Henry Ellis Warren of Massachusetts was not the first to experiment with electric clocks—in fact, Edinburgh clockmaker Alexander Bain invented the first electric clock in 1843. But after failed experiments with battery-driven clocks, Warren did create the forerunner to the modern electric clock using a small alternating-current synchronous motor, known as the “type A motor,” in 1915, which he sold through his Warren Clock Company.

In the process of inventing these clocks, Warren noticed his timepieces were unreliable, not because of the faultiness of his clocks but due to the irregular nature of the power utilities at the time. To fix this problem, Warren created a “master clock” for the Boston Edison electric company in 1916. His invention operated through two movements, one run by the current from the power plant and the other using an old-fashioned spring and pendulum.

The time from the pendulum was reset twice a day to match the time from the Naval Observatory, and the electric-driven clock was then compared to the spring-driven clock as a way of measuring the steadiness of electricity produced by the power company. These clocks were soon used in power plants across the U.S., which led to the standardization of A/C frequency and the formation of large interconnected regional power-plant grids. That made electrical service much more reliable, spurring the development of electrically powered machines and devices that could be used anywhere in the country.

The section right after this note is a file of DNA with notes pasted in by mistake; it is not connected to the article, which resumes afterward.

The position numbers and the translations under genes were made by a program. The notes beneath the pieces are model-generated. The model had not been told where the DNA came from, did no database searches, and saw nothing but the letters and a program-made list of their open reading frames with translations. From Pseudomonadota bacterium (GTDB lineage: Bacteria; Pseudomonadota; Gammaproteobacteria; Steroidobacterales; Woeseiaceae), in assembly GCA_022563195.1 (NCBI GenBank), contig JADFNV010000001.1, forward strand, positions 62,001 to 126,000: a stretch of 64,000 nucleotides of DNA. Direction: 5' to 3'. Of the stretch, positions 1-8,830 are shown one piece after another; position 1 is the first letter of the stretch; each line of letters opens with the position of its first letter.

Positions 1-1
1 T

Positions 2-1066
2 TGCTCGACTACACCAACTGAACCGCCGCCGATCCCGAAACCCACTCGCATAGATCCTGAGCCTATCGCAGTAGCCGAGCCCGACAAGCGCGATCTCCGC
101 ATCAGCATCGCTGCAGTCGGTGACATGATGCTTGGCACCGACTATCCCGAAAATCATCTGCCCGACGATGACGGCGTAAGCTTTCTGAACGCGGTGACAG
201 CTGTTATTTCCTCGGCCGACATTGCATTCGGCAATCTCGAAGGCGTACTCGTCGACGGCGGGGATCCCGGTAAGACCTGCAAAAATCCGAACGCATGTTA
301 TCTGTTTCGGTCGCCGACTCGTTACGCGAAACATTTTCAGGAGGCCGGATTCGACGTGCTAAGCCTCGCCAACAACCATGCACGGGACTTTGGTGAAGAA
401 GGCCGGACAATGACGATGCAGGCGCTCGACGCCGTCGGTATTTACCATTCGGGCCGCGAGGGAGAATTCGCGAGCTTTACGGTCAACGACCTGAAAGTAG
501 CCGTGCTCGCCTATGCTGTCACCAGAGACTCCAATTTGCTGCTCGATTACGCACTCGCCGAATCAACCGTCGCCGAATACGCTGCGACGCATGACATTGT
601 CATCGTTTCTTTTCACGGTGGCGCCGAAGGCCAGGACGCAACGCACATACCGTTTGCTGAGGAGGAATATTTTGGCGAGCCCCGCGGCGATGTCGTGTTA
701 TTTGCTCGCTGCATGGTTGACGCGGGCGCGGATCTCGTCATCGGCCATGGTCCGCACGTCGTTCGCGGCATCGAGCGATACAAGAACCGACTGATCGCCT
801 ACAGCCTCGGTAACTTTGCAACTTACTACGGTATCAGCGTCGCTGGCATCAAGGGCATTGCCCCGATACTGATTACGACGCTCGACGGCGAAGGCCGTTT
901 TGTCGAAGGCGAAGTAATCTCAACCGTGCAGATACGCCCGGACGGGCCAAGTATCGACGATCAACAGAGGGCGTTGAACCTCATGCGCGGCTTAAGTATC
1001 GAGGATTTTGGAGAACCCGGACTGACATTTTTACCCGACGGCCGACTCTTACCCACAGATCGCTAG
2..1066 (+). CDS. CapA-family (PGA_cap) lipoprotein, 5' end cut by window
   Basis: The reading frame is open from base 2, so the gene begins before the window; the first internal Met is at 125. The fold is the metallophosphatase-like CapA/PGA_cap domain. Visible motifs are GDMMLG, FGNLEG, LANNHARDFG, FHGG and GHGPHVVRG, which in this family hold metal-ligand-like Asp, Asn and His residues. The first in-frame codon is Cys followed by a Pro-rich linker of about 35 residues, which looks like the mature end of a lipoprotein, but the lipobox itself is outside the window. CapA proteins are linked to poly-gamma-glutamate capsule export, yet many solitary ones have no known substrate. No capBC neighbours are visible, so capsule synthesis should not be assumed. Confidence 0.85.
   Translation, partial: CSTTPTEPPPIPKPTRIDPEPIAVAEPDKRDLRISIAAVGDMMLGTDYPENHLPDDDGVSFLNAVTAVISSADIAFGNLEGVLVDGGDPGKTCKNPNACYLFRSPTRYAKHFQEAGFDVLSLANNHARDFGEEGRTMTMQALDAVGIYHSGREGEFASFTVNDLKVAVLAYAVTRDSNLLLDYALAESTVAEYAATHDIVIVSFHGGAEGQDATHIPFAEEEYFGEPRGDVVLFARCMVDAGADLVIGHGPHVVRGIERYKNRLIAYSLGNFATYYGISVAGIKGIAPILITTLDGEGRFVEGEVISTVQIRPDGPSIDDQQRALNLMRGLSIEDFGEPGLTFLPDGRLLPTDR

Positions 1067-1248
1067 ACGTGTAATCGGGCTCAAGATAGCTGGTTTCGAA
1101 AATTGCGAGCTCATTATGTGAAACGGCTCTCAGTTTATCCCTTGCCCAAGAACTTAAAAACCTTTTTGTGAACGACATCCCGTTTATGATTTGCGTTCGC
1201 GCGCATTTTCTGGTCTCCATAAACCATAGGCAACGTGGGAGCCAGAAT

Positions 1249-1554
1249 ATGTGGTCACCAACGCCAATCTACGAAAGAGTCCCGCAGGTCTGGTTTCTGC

Around 1920, Warren introduced the “type B motor,” with a sealed container for the motor, which could run for many years without being serviced. By 1923, Warren had registered the brand name “Telechron,” also seen as “Telekron” in early examples. Over the years, the motors were continuously perfected—each improvement was given a letter like “F” or “H.”

Arriving in the Art Deco era, the Telechron was known for its technology as well as its beautiful, streamlined design—it was considered tremendously chic. Top designer of the era, Paul Frankl, was employed to make a “modern” Telechron clock, the 8-inches-tall “Modernique,” which he styled after his “Skyscraper” furnishings using Bakelite, chrome, and steel. After the stock market crash of 1929, broke consumers scoffed at this “$50 clock.”

Between the 1920s and 1950s, Telechron introduced a series of stylish geometric clocks, in materials such as wood, Catalin, and Lucite, by designers like Leo Ivan Bruce and John R. Rainbault. These included the “Cathedral,” the “Administrator,” the “IMP,” and “Dimension.” Telechron alarm clocks were particularly popular before the war, as they featured real, loud, metal bells.

When Warren retired in the ’40s, Telechron became part of the General Electric company. Before long, though, his technology would be outdated with the invention of quartz clocks.


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